Adam Adam - 1 year ago 129
AngularJS Question

Creating a full stack Java WS, Angular.JS, TDD/BDD, maven Eclipse project

Got a few issues setting up a project to do the full Java, Angular.js, TDD/BDD stack. So far these issues aren't a blocker, but they might turn into one.

I'm using Eclipse 4.6.0 Neon with the WTP, JSDT and Angular plugins.

The 2 red flags that I see waving at the moment are:

  • in the "Javascript Resources" folder, Eclipse is showing an "ECMA 3 browser support library". This should be ECMAscript 5 surely? (If not 6!) Since Neon just came out, it's a bit of surprise that I can't even change it as I can change the Java version for instance in the project facets dialog.

  • the HTML and CSS files are buried in src/main/webapp. I shouldn't have to do 3 clicks to get to them, they should be as easy to click to as the Java or JS files. How come there's no "Web Resources" to match the "Java Resources" and "Javascript Resources" in my project in the Project Explorer view?

Like I said at this point neither of these /seem/ to matter but I'd hate to waste loads of time on a problem in the future and find out I should have set up my project differently. I'm also quite happy to hear that this is impossible and I should split the technologies out into separate projects, like one for just web services and one for JS. To follow that train of thought to its conclusion, I'm also happy to hear that I should ditch Eclipse and go back to the command line.

Update 2016-08-01
The Eclipse project went into a nose-dive, locked into some never-ending process which I couldn't stop and couldn't identify after I created a bower.json project file.

I will separate the Java and JS into separate projects and take it from there. There is no need to keep them together except the benefit of having only one deployable artifact not 2, and right now that doesn't seem like such a big deal.

Answer Source

I found it easier to set up the Javascript / Angular.js, HTML and CSS in a separate project in Eclipse because the Eclipse project config probably went up the creek as I continually bashed away at it.

This means there have to be 2 deployable artifacts but at this point that's acceptable. When it comes to production and definitely if it becomes easier as the Eclipse JS tooling matures, I will recombine then into one project.

All the google top-ranking JS / Angular HOWTOs out there on the net assume no java or maven at all will come into it, but I have a variety of use-cases where I want the HTML in JSP files rather than as static files, so I created a project as Javascript, Java and Maven.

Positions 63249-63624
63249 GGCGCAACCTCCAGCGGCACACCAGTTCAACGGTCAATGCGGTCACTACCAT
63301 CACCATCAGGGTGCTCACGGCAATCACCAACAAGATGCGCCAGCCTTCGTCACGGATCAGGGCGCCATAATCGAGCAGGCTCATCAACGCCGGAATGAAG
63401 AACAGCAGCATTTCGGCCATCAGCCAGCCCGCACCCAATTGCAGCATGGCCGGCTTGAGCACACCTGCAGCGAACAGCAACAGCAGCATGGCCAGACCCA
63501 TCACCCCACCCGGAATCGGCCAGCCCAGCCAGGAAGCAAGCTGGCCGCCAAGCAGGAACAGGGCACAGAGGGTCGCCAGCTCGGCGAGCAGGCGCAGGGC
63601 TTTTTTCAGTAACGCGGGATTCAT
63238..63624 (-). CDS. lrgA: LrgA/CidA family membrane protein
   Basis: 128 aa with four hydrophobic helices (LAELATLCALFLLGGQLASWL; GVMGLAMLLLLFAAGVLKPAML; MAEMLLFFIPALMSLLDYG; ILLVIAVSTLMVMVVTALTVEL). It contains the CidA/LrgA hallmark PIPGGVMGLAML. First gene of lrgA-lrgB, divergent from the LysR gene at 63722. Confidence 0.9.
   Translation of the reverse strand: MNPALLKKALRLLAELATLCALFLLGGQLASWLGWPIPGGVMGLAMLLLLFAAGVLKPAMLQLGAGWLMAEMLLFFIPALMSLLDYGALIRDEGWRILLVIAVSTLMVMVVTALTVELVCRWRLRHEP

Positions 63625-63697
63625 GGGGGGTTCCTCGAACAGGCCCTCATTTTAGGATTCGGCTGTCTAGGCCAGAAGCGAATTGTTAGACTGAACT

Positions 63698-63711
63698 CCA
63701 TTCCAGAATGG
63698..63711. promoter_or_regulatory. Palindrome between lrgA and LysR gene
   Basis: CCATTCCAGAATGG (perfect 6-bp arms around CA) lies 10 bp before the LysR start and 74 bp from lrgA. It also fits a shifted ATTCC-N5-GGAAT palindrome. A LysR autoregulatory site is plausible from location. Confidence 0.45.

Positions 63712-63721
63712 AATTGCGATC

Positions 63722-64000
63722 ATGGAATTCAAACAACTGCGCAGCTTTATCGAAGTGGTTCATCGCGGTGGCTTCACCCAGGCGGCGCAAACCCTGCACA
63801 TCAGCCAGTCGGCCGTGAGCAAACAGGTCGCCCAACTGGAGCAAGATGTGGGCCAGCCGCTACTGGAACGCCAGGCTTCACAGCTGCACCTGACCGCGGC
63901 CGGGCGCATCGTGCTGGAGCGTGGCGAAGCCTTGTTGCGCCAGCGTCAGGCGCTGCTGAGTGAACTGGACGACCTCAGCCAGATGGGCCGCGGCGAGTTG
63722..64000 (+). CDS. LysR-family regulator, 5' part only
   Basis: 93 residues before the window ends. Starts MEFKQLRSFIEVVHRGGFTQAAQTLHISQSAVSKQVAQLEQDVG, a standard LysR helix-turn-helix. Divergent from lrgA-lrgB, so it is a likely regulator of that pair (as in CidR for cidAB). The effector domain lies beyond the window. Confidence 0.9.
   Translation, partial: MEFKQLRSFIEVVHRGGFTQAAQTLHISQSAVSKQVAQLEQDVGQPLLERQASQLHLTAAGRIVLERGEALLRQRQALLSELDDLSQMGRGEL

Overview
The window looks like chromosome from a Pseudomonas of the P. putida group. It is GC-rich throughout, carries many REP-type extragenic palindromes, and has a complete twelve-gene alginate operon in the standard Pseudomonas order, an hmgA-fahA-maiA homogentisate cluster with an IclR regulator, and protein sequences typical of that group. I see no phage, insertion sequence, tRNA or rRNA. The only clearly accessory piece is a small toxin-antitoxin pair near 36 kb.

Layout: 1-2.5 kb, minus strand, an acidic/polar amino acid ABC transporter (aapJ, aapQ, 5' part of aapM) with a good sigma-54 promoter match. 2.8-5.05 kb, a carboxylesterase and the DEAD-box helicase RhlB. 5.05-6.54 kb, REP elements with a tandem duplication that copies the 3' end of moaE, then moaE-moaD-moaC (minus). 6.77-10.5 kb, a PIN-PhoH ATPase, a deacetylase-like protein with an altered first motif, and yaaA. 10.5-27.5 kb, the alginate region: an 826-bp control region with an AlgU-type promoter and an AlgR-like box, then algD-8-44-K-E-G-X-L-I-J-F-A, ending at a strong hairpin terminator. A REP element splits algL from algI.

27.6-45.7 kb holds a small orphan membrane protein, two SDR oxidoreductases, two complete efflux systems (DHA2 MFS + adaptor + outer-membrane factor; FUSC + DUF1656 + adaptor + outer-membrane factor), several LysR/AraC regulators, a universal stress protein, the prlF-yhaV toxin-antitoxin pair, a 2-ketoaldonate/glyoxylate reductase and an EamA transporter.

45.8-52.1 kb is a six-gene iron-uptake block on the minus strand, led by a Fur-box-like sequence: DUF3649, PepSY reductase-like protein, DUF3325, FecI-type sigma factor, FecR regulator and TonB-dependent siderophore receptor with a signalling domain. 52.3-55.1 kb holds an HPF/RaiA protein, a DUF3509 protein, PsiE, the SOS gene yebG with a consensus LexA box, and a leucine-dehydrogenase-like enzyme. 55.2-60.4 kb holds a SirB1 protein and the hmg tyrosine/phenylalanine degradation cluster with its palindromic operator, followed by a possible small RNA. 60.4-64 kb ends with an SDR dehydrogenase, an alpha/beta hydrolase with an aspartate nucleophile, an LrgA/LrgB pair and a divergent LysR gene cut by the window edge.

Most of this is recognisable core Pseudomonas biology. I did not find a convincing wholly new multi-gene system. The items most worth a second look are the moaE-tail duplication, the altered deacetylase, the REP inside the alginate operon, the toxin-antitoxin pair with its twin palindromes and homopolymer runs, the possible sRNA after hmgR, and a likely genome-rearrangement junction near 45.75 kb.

Also, there is an awesome looking Maven plugin frontend-maven-plugin


which is, quote:

Maven-node-grunt-gulp-npm-node-plugin to end all maven-node-grunt-gulp-npm-plugins.

So this will take care of the continuous integration of browserify and grunt or gulp tasks.

It's easy to split out the HTML and CSS resources and put them into the WebContent directory that is automatically created for an Eclipse Dynamic Web Module. That makes them reachable with one click of the mouse in the folder tree (compared to 3 clicks in src/main/webapp).

In fact using the maven-war-plugin it is simple enough to tell Eclipse where to assemble the various parts from:


To bring in ECMAScript 5 or 6 support, I installed the Tern Eclipse plugin which doesn't quite take over the project configuration since Eclipse still shows the ECMA 3 Browser library in its properties dialog, but it provides code completion and validation.

Apparently this whole thing is easier with IntelliJ but hopefully this was the last big session on the Eclipse project config that I'll need to do for a while, so I won't be going there just yet. No idea about Netbeans.

Update 2016-09-23:

I now have all my javascript in /src/main/webapp/javascript/.

This goes against my original desire to separate out the Javascript from the HTML, CSS and images. Even if separate in the dev environment, I can easily package and deploy them together at build time.

However the Eclipse Angular plugin can't find my Angular code and flags up errors in the HTML unless the Javascript is in the same directory or subdirectory where the HTML is.

The default validations carried out by Eclipse are also not good. They check everything in node_modules and bower_components unless turned off or reconfigured with a filter to exclude those directories (there are over 25 separate validation configurations to do).

Also, the Javascript outline view breaks when it tries to scan in the code in 3rd party libraries like angular.min.js or d3.min.js - there is a release 4.6.1 due at the end of September this year 2016 with a fix for this.

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